Big Sing 4: “A Musical Journey Through The Land Of Shadows”

Big Sing RHEGED Oct 2017b

SCHOOLS TAKING PART

Nenthead
North Lakes
Beaconside
Haughton
Hayton
Armathwaite
Kingmoor

Haughton (Year Two) – their scene will invite us into the world of PIRATES!
complete with steel pan and calypso!

Afternoon Programme

12.45-2.45

Fun Singing Warm-up

Theme Song rehearsal

Soundtrack effects

While schools arrive, we will lead clapping and singing games that feed into the storyline.

All schools will have had the theme songs to learn, but we will go over it all together and get it really confident.
This is the point at which we will practise the cues for when we sing the songs

The soundtrack for the Musical Journey will be a mix of live and prerecorded music. Using our music software we can add live vocal effects from volunteers to go into our storyline.
We will collect sounds from our school visits and invite volunteers to the stage to add live sounds.
It is great fun hearing the voice processed into something other than natural and increases childrens awareness of future composition possibilities.

"A Musical Journey through the Land of Shadows"

A story told through song and poetry accompanied by the magical sounds of the Gamelan Orchestra and ambient soundtrack.

Theme Song

School World sections

Coming soon

Coming Soon

Theme song and individual school songs

RESOURCES

All participating schools will receive an email when theme song resources are uploaded onto this page.

Javanese Gamelan Music

GAMELAN ORCHESTRA

Gamelan is the word used to describe an Indonesian orchestra made up mainly of tuned percussion instruments.

The word ‘gamelan’ means ‘to hammer’. Gamelan music is found mainly in Bali and Java, the two styles differ but are based on the same principles.

Gamelan music:

  • has political and religious roots and plays an important part in sustaining traditional life
  • is heard at celebrations and theatre performances. It is used to accompany shadow puppet plays, poetry and drama
  • is not normally written down but passed on through oral tradition – players learn by mastering techniques and memorising the music
  • is played together as a group and emphasises community over individual values
  • Instruments

    A gamelan is a set of instruments consisting mainly of gongs, metallophones (instruments with rows of tuned metal bars that are struck with mallets) and drums. Some gamelans include bamboo flutes (suling), bowed strings (rebab) and vocalists. Each gamelan has a different tuning and the instruments are kept together as a set. No two gamelans are the same.

  • Structure

    The music is made up of interlocking layers. Each layer is played by a different instrument. The layers are usually based on a core melodic line called a balungan. The texture is heterophonic (made up of a main melody played at the same time as variants of it).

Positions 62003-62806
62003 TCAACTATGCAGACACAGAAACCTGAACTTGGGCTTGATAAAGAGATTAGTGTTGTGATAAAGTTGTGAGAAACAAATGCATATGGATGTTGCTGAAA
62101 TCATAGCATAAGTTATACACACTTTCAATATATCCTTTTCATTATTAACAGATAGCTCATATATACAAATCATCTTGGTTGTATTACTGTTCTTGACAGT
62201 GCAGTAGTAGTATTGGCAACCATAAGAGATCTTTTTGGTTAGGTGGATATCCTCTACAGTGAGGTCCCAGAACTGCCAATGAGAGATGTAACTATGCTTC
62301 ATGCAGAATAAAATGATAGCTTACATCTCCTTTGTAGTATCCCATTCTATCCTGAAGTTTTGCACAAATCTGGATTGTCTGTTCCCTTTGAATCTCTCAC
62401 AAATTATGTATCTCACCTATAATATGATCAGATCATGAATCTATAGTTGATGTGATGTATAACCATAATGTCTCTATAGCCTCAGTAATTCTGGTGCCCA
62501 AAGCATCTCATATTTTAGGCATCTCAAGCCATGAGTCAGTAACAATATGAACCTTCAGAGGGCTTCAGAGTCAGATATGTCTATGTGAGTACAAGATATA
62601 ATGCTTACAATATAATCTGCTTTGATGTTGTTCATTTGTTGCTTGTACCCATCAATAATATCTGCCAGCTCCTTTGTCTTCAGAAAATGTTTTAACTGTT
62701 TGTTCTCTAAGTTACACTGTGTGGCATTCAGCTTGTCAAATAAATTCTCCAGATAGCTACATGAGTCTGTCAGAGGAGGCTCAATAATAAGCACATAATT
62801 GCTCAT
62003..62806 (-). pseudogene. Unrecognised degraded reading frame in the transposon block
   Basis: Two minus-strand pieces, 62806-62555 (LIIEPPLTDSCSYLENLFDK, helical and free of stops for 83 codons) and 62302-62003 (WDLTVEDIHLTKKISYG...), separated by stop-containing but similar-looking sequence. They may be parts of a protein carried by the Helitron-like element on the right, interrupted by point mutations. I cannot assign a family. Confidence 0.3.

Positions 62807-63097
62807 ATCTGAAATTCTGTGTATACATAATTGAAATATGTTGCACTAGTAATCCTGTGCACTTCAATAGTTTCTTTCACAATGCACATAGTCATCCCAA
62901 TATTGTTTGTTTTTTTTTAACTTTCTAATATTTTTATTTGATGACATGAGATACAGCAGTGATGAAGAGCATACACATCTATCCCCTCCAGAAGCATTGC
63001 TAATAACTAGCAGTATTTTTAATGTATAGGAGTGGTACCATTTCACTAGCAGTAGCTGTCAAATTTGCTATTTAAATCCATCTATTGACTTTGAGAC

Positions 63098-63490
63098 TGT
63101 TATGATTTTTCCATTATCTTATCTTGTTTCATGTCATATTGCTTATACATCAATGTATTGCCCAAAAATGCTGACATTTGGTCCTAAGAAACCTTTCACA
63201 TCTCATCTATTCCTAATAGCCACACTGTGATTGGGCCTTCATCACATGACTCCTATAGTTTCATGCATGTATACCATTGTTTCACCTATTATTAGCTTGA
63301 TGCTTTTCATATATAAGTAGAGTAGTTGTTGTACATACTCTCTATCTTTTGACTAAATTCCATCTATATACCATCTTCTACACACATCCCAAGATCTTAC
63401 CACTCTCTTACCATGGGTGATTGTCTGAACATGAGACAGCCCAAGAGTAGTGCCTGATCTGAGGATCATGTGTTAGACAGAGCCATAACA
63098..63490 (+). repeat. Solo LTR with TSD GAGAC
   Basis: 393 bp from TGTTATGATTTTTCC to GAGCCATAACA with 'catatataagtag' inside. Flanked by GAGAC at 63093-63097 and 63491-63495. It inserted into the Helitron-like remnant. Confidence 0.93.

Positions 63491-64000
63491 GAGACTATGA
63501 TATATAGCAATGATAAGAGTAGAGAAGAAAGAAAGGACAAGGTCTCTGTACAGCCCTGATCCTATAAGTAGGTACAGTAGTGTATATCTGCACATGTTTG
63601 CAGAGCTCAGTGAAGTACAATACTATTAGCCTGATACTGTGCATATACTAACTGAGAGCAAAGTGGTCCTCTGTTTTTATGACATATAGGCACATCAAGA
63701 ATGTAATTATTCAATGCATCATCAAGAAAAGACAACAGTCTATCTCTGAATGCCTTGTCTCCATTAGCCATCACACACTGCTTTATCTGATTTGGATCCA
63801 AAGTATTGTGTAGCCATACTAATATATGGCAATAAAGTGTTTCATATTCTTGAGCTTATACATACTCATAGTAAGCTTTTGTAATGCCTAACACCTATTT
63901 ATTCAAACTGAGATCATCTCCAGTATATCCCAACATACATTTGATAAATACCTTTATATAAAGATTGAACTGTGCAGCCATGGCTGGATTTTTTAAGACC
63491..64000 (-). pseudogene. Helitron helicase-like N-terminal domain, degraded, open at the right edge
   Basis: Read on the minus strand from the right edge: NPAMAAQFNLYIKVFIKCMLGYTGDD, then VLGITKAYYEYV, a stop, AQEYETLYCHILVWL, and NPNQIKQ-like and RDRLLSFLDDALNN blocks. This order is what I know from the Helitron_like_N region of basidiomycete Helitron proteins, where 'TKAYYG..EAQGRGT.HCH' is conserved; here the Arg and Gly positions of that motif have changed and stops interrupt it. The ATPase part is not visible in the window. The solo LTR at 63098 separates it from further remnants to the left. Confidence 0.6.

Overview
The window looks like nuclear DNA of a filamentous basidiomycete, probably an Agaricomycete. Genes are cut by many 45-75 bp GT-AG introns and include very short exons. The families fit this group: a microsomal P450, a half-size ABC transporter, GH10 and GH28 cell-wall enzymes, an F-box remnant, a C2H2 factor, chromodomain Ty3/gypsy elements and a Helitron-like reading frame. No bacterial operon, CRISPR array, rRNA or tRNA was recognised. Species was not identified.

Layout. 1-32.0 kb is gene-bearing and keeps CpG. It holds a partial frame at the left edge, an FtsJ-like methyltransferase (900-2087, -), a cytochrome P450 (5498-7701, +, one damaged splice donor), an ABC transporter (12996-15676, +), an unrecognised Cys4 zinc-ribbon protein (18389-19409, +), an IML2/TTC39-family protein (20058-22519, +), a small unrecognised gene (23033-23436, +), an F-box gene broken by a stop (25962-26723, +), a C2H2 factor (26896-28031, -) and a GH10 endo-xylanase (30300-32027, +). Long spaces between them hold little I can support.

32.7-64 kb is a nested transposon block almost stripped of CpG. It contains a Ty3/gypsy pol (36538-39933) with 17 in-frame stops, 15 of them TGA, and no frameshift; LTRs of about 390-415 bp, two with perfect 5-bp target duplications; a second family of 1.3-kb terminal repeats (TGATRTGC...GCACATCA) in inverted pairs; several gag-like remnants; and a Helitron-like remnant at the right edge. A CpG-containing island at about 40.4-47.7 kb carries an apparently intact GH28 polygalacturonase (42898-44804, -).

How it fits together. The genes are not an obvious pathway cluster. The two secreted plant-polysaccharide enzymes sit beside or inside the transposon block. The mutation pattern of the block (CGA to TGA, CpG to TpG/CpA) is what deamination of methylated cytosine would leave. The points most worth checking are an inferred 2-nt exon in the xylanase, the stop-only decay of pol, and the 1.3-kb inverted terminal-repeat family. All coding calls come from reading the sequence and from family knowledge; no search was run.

Gamelan music is characterised by the following:

    • the lower the pitch, the longer the note values
    • the highest layers are for virtuoso solo instruments played very fast
    • the lowest gongs are often played by beginners
    • the music is divided into four beat groups called keteg
    • gongs of different sizes are used to mark cycles of music known as the gongan

      Tonality

      Two different tuning systems are used – slendro (a five-note scale) and pelog (a seven-note scale). Our gamelan uses the slendro scale. Tunings vary, but here are the approximate pitches: E Fsharp A B Csharp

       

      (from GCSE bitesize)

       

Javanese shadow puppets

Multi-coloured shadow puppet

The shadow puppet character ‘Durna’

Java is famous for its shadow puppet theatre, which dates back to the 11th century. In western Java the stories are adapted from the Hindu epics, the Ramayana and Mahabharata, which travelled to Java from India.

The puppets are made from cured buffalo hide, the name for them, wayang kulit, means ‘shadow hide’. Puppet makers cut them out using stencils, with special chisels and knives and then mount them on to hinged rods of horn or bamboo so that the puppeteer can make their arms move. It takes at least ten days to make just one puppet.

The puppets are divided into ‘good’ and ‘bad’ characters. The puppet character shown above is ‘Durna’ from the Mahabharata. He has a mixture of good and bad qualities. He is a teacher, very clever, but sometimes also a plotter since he can hide his own thoughts and can easily flatter others, but he talks convincingly and can inspire great confidence. As you can see, he wears a distinctive diamond patterned jacket, making it easy for the audience to spot him.

(from the World Cultures gallery at World Museum, Liverpool)

About wayang kulit

Wayang kulit or shadow puppet theatre is a traditional art form from Indonesia and Malaysia. A solo puppeteer, known as a dhalang in Javanese, manipulates and provides voices for puppets cut from animal hide and painted on both sides. The shadows of these puppets fall on a white cotton screen. In Java, wayang performances are watched from both sides of the screen, as either a shadow show or a puppet show.

Performances in Java are accompanied by a full gamelan, which might have 15, 25 or more musicians. A typical performance begins at 7.30 or 8pm with a musical overture and runs until 3 am or later.  Most plays are based on the Ramayana and Mahabharata epics, which were imported from India to Java perhaps 1500 years ago. Dialogue is not written down, but largely extemporized based on oral formulae. Plays blend action, comedy, philosophy, romance and displays of statesmanship. Wayang kulit is so comprehensive in scope that it is described by many commentators as an encyclopaedia of Javanese culture. (from https://kandabuwana.wordpress.com/about-wayang-kulit/)